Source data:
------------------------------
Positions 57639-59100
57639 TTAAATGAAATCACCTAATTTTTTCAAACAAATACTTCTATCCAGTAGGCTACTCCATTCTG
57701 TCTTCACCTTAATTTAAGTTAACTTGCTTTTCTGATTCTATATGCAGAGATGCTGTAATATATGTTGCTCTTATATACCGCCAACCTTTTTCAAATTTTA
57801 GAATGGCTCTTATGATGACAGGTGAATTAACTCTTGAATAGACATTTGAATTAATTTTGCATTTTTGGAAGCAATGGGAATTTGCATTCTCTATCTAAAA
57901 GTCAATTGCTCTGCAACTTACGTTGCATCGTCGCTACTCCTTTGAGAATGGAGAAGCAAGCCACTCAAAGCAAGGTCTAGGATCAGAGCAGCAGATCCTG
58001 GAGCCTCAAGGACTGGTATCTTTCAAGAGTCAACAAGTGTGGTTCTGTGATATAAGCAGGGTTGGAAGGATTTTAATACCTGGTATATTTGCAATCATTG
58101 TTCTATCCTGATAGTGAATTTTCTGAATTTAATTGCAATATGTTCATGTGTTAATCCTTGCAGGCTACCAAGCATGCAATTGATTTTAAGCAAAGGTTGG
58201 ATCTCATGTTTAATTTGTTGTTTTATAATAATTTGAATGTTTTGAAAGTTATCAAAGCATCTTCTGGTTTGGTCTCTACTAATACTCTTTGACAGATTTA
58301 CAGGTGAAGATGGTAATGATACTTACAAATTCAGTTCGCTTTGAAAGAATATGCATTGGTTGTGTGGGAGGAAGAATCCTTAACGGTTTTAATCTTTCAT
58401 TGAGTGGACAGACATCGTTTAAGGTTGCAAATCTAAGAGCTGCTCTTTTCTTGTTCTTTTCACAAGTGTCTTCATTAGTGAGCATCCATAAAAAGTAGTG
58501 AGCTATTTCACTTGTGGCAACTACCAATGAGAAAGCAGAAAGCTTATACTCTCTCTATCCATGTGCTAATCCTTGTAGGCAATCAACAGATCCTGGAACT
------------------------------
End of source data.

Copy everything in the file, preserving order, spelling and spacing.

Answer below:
Positions 57639-59100
57639 TTAAATGAAATCACCTAATTTTTTCAAACAAATACTTCTATCCAGTAGGCTACTCCATTCTG
57701 TCTTCACCTTAATTTAAGTTAACTTGCTTTTCTGATTCTATATGCAGAGATGCTGTAATATATGTTGCTCTTATATACCGCCAACCTTTTTCAAATTTTA
57801 GAATGGCTCTTATGATGACAGGTGAATTAACTCTTGAATAGACATTTGAATTAATTTTGCATTTTTGGAAGCAATGGGAATTTGCATTCTCTATCTAAAA
57901 GTCAATTGCTCTGCAACTTACGTTGCATCGTCGCTACTCCTTTGAGAATGGAGAAGCAAGCCACTCAAAGCAAGGTCTAGGATCAGAGCAGCAGATCCTG
58001 GAGCCTCAAGGACTGGTATCTTTCAAGAGTCAACAAGTGTGGTTCTGTGATATAAGCAGGGTTGGAAGGATTTTAATACCTGGTATATTTGCAATCATTG
58101 TTCTATCCTGATAGTGAATTTTCTGAATTTAATTGCAATATGTTCATGTGTTAATCCTTGCAGGCTACCAAGCATGCAATTGATTTTAAGCAAAGGTTGG
58201 ATCTCATGTTTAATTTGTTGTTTTATAATAATTTGAATGTTTTGAAAGTTATCAAAGCATCTTCTGGTTTGGTCTCTACTAATACTCTTTGACAGATTTA
58301 CAGGTGAAGATGGTAATGATACTTACAAATTCAGTTCGCTTTGAAAGAATATGCATTGGTTGTGTGGGAGGAAGAATCCTTAACGGTTTTAATCTTTCAT
58401 TGAGTGGACAGACATCGTTTAAGGTTGCAAATCTAAGAGCTGCTCTTTTCTTGTTCTTTTCACAAGTGTCTTCATTAGTGAGCATCCATAAAAAGTAGTG
58501 AGCTATTTCACTTGTGGCAACTACCAATGAGAAAGCAGAAAGCTTATACTCTCTCTATCCATGTGCTAATCCTTGTAGGCAATCAACAGATCCTGGAACT